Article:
Calling 9-1-1 in June was scary for Connor Sullivan, 14, and his sister, Molly, who’s 11.
Two times over summer break, their dad felt really sick at home as he experienced complications from triple-bypass heart surgery.
Connor called the emergency service June 5; Molly called June 10.
“At the time it was very nerve-wracking,” said Connor, a ninth-grader at Cheyenne Mountain High School. “Now, it just feels good.”
Connor and Molly, a sixth-grader at Skyway Elementary School, were recognized Tuesday for being “9-1-1 Heroes,” at an assembly at Skyway in Cheyenne Mountain School District 12.
They are the eighth and ninth students ages high school and below to be honored this year for knowing how to call 9-1-1, remembering their address, staying calm and explaining the situation to the operator, said Ben Bills, spokesman for the El Paso-Teller County 9-1-1- Authority, which bestows the awards.
Their dad, Terrance Sullivan is OK and attended the ceremony.
“I’m teaching them appropriate phone skills,” he said, “and they were amazing.”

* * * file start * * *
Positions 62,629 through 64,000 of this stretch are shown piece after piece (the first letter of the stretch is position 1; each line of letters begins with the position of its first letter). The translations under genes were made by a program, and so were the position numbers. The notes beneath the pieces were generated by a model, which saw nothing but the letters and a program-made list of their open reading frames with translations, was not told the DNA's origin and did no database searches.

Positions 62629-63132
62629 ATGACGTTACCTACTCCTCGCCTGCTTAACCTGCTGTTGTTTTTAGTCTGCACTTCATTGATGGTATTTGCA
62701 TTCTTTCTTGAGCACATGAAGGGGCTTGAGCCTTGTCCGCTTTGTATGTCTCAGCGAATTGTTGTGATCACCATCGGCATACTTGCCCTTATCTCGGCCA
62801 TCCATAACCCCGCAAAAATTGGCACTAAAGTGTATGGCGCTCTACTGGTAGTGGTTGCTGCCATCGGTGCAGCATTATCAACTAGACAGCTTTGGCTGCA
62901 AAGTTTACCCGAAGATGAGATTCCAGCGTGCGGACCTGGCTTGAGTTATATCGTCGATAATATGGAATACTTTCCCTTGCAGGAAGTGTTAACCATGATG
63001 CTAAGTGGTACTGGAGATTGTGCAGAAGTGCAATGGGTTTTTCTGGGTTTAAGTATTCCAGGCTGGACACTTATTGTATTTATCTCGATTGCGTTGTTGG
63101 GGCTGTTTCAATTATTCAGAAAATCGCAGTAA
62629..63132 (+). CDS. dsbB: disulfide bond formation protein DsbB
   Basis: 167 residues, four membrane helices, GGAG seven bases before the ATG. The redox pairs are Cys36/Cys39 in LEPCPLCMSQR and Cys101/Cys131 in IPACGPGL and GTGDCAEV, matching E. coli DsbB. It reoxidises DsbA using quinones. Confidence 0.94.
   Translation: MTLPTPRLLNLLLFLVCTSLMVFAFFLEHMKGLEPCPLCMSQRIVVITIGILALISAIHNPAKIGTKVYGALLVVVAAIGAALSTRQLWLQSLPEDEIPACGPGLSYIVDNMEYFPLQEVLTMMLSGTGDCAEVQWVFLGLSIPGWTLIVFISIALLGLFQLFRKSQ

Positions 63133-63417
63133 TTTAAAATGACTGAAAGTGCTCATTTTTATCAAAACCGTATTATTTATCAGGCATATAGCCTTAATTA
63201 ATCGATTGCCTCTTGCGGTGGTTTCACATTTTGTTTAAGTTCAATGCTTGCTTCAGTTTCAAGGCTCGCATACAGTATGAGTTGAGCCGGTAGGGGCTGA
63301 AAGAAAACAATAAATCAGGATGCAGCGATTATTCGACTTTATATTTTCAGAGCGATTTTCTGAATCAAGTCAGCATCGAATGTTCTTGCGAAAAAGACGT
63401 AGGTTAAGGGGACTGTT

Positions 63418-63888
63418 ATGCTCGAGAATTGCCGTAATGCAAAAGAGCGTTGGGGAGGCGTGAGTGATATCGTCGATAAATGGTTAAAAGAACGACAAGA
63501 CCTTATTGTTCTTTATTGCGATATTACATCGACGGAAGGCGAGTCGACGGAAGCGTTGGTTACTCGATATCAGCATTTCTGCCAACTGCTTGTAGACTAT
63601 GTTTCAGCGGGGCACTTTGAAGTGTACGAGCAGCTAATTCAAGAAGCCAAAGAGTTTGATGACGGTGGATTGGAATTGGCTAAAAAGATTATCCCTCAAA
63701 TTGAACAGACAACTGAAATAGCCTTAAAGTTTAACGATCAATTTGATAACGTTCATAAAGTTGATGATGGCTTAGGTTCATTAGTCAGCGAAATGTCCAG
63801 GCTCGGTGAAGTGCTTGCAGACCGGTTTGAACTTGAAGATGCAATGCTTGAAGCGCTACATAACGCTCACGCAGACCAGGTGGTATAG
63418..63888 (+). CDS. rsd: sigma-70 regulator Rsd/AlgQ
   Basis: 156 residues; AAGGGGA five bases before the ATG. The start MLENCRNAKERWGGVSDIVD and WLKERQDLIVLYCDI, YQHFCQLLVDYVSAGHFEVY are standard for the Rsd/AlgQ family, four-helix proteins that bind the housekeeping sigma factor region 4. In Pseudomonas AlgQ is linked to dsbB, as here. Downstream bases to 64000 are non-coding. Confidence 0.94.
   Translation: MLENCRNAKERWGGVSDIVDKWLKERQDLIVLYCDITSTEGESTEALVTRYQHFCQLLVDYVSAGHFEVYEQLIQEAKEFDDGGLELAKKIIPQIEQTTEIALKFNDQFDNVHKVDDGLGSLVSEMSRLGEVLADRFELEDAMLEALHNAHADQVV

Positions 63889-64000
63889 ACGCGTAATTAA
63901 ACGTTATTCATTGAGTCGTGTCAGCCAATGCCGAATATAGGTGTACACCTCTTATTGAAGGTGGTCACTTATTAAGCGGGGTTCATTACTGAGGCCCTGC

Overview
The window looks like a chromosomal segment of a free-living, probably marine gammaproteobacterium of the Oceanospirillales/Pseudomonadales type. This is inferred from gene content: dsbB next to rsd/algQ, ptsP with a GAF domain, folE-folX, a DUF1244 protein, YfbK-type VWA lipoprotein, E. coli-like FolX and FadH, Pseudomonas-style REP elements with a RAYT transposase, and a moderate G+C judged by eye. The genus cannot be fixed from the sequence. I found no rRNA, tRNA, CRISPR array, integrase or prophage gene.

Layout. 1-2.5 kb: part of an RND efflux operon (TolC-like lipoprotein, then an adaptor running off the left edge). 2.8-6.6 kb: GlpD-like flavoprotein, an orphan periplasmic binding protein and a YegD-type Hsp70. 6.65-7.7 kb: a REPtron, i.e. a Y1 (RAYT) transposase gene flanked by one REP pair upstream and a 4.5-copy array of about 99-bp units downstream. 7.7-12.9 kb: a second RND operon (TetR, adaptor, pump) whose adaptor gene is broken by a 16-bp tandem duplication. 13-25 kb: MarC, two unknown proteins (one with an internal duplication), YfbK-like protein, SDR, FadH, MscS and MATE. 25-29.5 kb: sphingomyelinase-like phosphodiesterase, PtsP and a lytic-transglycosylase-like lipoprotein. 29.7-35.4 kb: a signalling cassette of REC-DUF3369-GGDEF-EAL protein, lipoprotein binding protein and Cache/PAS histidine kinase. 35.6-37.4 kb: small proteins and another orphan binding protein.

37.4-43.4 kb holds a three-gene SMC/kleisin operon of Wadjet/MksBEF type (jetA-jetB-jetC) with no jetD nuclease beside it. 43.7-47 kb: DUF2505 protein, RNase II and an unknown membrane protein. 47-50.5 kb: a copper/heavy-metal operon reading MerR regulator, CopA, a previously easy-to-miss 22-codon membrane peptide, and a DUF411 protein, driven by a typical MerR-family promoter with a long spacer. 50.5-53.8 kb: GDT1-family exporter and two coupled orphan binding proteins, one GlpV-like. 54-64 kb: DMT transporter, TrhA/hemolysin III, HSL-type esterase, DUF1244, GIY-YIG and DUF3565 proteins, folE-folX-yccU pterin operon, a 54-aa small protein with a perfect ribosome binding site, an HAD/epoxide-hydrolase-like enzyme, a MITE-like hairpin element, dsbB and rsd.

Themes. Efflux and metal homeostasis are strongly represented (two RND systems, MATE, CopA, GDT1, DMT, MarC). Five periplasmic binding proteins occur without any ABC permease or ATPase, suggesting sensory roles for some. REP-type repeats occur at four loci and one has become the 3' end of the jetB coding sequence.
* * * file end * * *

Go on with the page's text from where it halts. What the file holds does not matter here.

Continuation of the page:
Molly didn’t know she would get a medal and certificate at the assembly, which was the first time the school had hosted the program, said Principal Stacy Aldridge.
The program teaches thousands of students each year when to call 9-1-1, how to call, to know both parts of their address (house number and street) and other information about what to do in an emergency, such as a fire, a robbery, a person who won’t wake up, someone who’s bleeding and others.
Operators nominate outstanding children callers to be recognized for their efforts.
“You feel special, like you did something right,” Connor said while wearing his medal and showing off his certificate.
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